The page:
I remember when the NES was going to be what made society fall apart. We're still ticking...
The US has a poor history of toxic waste disposal, and that was widely publicized and mitigated against in the 80s. We call them superfund sites now due to the large federal project to clean up all that. Many private waste dumps were abandoned/not kept up right, and often placed near schools or buried and then built on, so now they're underneath actual communities. The lower 9th ward in New Orleans was one such site - when Katrina flooded it, the waste got into that water too, exacerbating hurricane cleanup. All low-income areas of course, we wouldn't make our rich people live on toxic land. There are some very interesting forms of cancer that come from New Orleans and surrounding areas that you just don't see in other places.
One of those superfund sites was right next to my primary school before it was cleaned up. It was an abandoned field. Kids were just playing in it until something was done.
All that to say: the sordid history of waste cleanup and regulations in the US is burned into memory. Anytime someone brings up nuclear, everyone worries about the waste. Whether or not that worrying is warranted is beside the point when an entire generation got forced to live in a prior generation's industrial sewage until the federal government had to step in. You remember that stuff happening when you were six, and then you get surrounded by a pro-eco movement in the late 80s/early 90s as you're developing most of your hard-set beliefs. The pro-eco movement was and still is a sort of religious fervor at times. In the face of all that it's hard to accept the hard science and embrace nuclear. The whipped cream on top is the news coverage on Fukushima.
To be honest, this is a problem psychology/sociology could answer more easily than the safety numbers on nuclear reactors. Populations remember fear for a long time. As much as the Reg likes to call social scientists trick-cyclists, they're the ones best informed on how to change the attitudes of an entire populace when those attitudes are based more on feelings and deep-ingrained memories from old propaganda. Combine that with some work in the media and maybe we'll get attitudes changed.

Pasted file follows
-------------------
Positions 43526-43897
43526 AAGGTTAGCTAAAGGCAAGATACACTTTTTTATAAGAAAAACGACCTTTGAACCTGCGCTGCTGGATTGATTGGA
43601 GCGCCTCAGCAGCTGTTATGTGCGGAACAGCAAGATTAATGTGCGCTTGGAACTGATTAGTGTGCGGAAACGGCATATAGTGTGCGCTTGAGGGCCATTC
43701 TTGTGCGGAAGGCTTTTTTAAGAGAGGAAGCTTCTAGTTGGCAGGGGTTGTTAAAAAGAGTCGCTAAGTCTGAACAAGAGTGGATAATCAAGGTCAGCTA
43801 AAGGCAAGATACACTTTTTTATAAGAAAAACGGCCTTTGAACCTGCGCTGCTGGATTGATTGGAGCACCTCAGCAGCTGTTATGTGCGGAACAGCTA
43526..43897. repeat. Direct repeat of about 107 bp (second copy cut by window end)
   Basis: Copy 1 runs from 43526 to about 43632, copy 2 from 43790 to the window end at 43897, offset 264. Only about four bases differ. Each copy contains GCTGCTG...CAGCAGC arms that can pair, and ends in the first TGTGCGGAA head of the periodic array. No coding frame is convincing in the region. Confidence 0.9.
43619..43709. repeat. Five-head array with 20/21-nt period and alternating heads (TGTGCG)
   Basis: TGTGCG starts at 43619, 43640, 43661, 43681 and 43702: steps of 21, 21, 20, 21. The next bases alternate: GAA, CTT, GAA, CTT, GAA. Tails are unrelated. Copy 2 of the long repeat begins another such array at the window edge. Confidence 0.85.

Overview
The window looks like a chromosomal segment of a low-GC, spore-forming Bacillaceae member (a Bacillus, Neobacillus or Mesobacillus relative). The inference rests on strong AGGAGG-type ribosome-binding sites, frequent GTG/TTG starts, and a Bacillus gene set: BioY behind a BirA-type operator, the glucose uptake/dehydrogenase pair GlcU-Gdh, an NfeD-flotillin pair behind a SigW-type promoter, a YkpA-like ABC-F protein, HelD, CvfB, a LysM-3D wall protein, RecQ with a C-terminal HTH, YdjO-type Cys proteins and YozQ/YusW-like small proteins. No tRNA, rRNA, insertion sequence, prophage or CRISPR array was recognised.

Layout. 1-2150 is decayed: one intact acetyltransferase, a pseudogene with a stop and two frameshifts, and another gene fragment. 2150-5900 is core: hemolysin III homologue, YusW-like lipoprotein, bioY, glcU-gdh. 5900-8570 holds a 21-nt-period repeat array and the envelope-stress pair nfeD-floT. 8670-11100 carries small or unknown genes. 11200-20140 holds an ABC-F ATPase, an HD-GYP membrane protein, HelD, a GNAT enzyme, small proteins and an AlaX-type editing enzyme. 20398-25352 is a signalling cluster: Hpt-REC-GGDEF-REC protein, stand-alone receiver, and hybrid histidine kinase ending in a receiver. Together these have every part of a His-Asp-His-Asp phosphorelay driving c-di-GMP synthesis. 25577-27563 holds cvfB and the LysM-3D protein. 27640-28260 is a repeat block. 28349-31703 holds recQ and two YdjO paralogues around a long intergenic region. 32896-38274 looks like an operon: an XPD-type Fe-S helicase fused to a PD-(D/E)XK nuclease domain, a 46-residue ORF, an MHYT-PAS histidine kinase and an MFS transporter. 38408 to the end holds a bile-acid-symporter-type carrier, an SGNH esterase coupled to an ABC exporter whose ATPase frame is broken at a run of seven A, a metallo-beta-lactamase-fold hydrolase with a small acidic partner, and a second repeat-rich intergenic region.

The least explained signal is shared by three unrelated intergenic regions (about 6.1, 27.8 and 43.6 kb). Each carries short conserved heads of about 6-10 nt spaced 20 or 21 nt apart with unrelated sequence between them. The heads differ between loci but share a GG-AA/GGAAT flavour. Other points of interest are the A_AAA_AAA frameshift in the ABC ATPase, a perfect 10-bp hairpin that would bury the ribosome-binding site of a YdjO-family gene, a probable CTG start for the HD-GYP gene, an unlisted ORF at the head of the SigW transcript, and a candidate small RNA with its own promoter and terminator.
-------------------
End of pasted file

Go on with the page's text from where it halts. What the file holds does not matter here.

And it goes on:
Crops react to the temperature changes we're talking about as well. The types of grapes you can grow in the NW USA have shifted due to climate shift here - grapes that used to not grow in the climate due to cold are now able to be grown, but varieties that prefer the cold are now unable to flourish. So grape varieties for making wine are slowly shifting north as the temperature rises. This causes a shift in the wine industry. That's just one example, but climate change means many other things change accordingly, and perhaps faster than some are prepared for.
There was an article last year about this causing coffee-growing areas to be depleted due to poor growing conditions in the future, and going on to suggest this might spell the end of coffee. Perhaps if we took the focus off of how much the ocean will rise, and shifted that focus onto no more coffee in the future, more people would prioritize the climate instead of writing off 2-10 degree temperature shifts as the cost of "progress".
I like physical books, so I can loan them to people. But I also like hitting "buy" and getting a book I can read anywhere my phone goes with me, which is to say everywhere, regardless of whether a local shop has a paper version in stock. (If I want to buy ebooks local, I can find an indie author I know or go to powells.com .) For collector's items I go physical, for voracious reading appetite satiation it's been digital more and more often. Sometimes instant is worth it.
Form factor's a thing all around - most people toting around tablets are holding them like clipboards. The portrait angle definitely helps for that. You can't really stand up and hold a netbook and still work with it, it's still forcing you into desk mode even if you don't have a desk. Someone in the elevator this morning pulled a tablet right out of his jacket pocket and tapped away. That's not really convenient with a netbook.
Have an old Asus Eee PC with flash drive, ended up disused due to Ubuntu doing some weird things with partitions after several installs and me not wanting to fuss with it. I should probably do something with the thing, it's nice and sturdy and still a good machine for writing on airplanes with. I'll take this article as a reminder to give the install another go.
I had a lot of hope for the netbook market but the best models were stripped-down travel companions that weren't really focused on bells and whistles. Manufacturers seemed to be chasing the higher margins with larger screens and higher functionality that ate up battery, which sort of defeated the point. Also the weird custom flavors of Linux that came installed were a bit of a turnoff. When you make someone have to install a different OS right after purchase, you turn your product into a niche hobbyist market.